Coach Lovie Smith has been encouraged by what he has seen from the Bears' offense during spring practices, but truthfully, that group has nowhere to go but up after finishing last in the NFL last season.
Pro Bowl wide receiver Muhsin Muhammad has been the most noticeable improvement, catching everything within his expansive wingspan and frequently owning talented young cornerback Charles "Peanut" Tillman.
Fully rehabbed quarterback Rex Grossman has increased the precision of his timing with Muhammad, and he is 100 percent healthy with a month to go before camp begins. Whether a retooled offensive line, which is better on paper, performs more efficiently on the field remains to be seen. But Grossman's quick release and rapid reading of defenses will make the line appear better even if it isn't.
"We're getting closer to being the type of offense that we would like to be," Smith said at the conclusion of the Bears' 14 OTAs (organized team activities) last Wednesday. "I think Rex Grossman had an outstanding off-season. Muhsin Muhammad has been outstanding on and off the field. (Free-agent offensive right tackle) Fred Miller, a guy who has really solidified the offensive line, has been good. Muhammad has been exactly what we've asked him to be."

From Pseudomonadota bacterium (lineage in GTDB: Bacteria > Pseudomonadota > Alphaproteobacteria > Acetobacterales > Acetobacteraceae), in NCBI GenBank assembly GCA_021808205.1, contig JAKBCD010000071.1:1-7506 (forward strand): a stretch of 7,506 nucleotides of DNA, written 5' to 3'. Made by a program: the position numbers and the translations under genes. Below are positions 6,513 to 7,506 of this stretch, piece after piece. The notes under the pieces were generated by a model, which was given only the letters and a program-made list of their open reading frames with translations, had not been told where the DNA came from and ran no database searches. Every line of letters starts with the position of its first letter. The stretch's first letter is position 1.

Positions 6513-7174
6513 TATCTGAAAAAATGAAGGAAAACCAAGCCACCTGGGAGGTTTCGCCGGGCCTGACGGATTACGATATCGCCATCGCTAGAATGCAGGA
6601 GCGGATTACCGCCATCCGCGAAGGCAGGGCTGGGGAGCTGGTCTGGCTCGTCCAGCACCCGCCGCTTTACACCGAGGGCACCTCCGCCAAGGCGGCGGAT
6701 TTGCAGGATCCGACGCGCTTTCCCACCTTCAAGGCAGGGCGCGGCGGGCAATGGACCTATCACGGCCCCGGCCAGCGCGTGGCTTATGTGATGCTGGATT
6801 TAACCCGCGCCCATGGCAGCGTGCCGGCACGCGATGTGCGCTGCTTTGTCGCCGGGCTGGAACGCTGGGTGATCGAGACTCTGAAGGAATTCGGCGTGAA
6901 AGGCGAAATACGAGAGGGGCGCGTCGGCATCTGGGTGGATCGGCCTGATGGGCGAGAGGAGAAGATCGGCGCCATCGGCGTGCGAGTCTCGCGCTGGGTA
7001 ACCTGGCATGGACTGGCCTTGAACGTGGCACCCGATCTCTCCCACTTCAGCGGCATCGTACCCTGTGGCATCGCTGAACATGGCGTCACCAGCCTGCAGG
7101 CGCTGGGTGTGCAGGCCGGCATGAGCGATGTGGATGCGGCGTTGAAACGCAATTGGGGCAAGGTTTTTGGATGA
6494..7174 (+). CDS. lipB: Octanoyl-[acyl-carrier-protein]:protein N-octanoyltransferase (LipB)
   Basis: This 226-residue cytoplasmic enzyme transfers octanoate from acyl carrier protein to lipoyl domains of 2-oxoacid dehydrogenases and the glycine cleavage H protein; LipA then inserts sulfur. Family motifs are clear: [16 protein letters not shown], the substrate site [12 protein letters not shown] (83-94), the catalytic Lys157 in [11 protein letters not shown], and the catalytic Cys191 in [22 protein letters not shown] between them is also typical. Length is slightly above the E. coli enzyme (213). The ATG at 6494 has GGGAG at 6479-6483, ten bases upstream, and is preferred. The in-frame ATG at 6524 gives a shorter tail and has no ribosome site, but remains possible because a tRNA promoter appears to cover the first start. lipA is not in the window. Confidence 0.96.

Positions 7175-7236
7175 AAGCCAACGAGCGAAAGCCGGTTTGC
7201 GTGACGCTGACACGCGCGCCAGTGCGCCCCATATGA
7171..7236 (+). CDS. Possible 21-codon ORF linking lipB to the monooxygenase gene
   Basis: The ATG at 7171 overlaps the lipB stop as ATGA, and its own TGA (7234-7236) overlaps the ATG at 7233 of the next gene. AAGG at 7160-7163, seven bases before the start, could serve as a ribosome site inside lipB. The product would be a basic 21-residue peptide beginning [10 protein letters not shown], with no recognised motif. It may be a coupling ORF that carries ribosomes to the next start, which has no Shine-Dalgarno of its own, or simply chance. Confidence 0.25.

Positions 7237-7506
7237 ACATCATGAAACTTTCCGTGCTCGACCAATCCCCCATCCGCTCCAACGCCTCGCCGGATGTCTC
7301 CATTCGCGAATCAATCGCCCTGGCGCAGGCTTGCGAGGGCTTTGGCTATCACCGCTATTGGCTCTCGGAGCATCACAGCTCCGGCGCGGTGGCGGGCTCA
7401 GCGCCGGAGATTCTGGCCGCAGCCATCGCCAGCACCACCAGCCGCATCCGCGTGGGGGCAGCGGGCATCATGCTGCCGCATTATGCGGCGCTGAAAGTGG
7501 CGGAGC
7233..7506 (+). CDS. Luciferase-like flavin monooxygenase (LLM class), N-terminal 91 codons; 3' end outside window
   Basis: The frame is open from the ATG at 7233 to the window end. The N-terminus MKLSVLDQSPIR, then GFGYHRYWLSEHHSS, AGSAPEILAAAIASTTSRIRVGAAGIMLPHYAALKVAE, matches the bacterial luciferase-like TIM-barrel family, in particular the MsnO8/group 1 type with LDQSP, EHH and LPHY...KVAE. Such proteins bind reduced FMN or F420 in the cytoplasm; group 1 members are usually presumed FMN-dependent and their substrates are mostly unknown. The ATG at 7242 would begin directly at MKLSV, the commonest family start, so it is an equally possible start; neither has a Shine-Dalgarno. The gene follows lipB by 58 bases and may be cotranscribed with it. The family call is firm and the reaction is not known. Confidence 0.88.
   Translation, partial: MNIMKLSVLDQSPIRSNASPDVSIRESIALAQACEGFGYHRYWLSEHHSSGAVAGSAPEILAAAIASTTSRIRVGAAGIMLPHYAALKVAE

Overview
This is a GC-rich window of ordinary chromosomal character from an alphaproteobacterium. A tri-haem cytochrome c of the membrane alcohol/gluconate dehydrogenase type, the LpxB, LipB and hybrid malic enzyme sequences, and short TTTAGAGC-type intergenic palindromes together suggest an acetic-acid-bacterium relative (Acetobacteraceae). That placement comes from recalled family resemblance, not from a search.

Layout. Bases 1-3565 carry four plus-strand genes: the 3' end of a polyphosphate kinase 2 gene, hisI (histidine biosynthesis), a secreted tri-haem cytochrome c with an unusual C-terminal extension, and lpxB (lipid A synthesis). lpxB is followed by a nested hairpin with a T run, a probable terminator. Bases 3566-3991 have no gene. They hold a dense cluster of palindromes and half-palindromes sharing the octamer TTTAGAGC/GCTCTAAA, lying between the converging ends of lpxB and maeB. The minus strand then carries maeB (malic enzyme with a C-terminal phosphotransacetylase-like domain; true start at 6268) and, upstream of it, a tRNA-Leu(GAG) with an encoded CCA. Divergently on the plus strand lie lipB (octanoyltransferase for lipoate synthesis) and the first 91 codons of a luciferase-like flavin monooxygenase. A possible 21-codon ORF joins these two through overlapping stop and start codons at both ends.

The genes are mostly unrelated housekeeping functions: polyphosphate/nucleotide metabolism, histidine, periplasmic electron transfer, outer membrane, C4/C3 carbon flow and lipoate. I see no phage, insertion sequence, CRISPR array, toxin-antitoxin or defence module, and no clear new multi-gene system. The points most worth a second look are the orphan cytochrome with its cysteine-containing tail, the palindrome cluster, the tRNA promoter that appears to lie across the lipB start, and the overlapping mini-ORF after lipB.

Muhammad has been asked to be the bellwether for a receiving group that was arguably the least talented in the league last season. That's exactly what he's done.
While second-round wideout Mark Bradley seems extremely raw for a No. 39 overall pick, other young pass catchers have taken a step since the last off-season.
"We really like where we are right now," Smith said. "I think Bernard Berrian, Justin Gage and other players we've had in our system have really stepped it up. The second year in the system we should be a lot better, and I think that's what we've seen."
It's actually the first year under new offensive coordinator Ron Turner, but the wicked fast and quick-as-a-hiccup Berrian has served notice that he's more than a deep threat and hash mark-to-sideline receiver. He's caught the ball much more consistently and turned inside slants into long gains. The key for the spindly former go-to man for David Carr at Fresno State, will be how he handles the banging he's sure to get when the pads come on.
Gage, who showed big-play potential as a rookie in 2003 but was ignored by fired offensive coordinator Terry Shea last season, has been given a starting spot opposite Muhammad and seems determined to hold on to it.
"I definitely have an opinion on that," Smith said on the Bears' final practice day before training camp begins on July 23. "No, I don't think they should (carry weapons). Of course we're going to let it play out in the courts, and (NFL) commissioner (Paul Tagliabue) will really decide what to do with Tank first before we get a chance to look at it. But of course we don't agree with guys carrying guns around, if that was the case. We'll look to discipline Tank after he goes through the courts and through the NFL."